When he first heard about the deadly tsunami in his homeland, Rizwan Mowlana called Sri Lanka but couldn't get through. Finally, the phone at his Gaithersburg home started jingling yesterday with news of his relatives.
A cousin and his family, including a 3-month-old child, were playing on the beach. Gone.
Rizwan Mowlana, right, and his son Seyed gather items in the garage of their Gaithersburg home donated by the Sri Lankan community.
(Rich Lipski -- The Washington Post)
An aunt and her children were on a train to the coast. Gone.
A cousin was at the Sunday market with her husband and son. Gone.
"Still the stories are coming in," said Mowlana, adding that he lost at least 30 relatives in the disaster. "It's horrible."
Across the Washington area, immigrants from several countries were plunged into grief and panic by the news of the tsunami. Many frantically dialed relatives and desperately watched television footage from the area.
Even though some did not know the fate of loved ones, they quickly began making plans to help the victims.
"My neighbors and everyone have been calling me, saying, 'What can we do?' " said Mowlana, who is executive director of the Council on American-Islamic Relations office in Maryland. "I said, 'Okay, we'll set up a 40-foot container, gather food and clothes and toys for the children. That's what they need to start the healing process.' "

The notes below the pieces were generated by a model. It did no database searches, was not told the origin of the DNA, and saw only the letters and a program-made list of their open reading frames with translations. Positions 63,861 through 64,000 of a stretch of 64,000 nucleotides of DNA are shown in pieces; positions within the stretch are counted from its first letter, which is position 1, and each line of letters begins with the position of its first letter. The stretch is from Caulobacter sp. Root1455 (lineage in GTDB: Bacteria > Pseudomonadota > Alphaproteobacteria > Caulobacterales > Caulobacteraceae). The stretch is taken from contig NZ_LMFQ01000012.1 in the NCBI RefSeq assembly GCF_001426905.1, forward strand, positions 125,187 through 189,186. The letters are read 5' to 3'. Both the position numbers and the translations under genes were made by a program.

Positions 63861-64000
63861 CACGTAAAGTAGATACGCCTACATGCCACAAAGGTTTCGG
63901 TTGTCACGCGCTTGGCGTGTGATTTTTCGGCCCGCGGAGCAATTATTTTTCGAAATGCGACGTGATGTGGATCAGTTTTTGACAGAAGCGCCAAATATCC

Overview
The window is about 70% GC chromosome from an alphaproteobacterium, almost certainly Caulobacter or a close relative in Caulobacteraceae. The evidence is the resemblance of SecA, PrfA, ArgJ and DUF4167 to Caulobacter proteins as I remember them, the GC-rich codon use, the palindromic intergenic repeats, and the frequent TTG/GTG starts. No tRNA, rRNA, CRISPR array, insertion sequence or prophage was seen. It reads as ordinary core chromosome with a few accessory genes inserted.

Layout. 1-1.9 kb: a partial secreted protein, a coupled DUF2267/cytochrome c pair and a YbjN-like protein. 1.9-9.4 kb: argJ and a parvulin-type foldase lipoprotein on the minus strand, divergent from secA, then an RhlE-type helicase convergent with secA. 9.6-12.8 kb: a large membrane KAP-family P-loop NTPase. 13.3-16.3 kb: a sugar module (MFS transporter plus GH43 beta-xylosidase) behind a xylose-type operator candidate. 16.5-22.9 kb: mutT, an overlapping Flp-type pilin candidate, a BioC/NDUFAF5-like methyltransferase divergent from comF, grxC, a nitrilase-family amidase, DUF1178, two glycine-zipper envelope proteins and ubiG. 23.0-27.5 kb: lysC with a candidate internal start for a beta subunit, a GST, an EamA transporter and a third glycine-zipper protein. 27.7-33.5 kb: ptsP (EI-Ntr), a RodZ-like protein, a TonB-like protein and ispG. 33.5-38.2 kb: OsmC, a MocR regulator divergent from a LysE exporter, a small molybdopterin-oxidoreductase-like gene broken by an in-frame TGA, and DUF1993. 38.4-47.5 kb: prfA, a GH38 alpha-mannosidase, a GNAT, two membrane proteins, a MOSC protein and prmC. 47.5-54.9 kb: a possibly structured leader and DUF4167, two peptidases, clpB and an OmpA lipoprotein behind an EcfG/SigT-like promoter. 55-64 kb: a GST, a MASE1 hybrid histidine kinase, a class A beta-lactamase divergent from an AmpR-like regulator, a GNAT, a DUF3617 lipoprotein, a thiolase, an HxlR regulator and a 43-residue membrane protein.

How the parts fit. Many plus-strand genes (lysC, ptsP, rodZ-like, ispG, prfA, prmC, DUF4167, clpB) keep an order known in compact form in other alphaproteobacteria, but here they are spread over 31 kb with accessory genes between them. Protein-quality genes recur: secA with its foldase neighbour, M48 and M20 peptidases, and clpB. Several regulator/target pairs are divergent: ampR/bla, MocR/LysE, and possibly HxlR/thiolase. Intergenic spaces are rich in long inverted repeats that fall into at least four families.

Then he set up a temporary warehouse: his garage.
The tragedy touched a variety of immigrants in the Washington area: Sri Lankans, Thais, Indians, Indonesians. Although several of those communities are small, they threw themselves into relief efforts.
The Sri Lanka Association of Washington D.C. quickly set up an emergency fund to receive donations. By yesterday, it had sent $3,000 to an agency coordinating assistance in Sri Lanka, said the group's president, Nihal Goonewardene. The association, which has about 250 members, hopes to raise $20,000 to $25,000, he said.
"Every home connected to Sri Lanka has been affected," Goonewardene said.
Irawan Nugroho, who heads the local Indonesian Community Association, said the group decided to turn its New Year's Eve party at the Fortune restaurant in Falls Church into a fundraising event.
"We're going to change the tone, into a night for humanitarian relief," said Nugroho, an employee of Voice of America.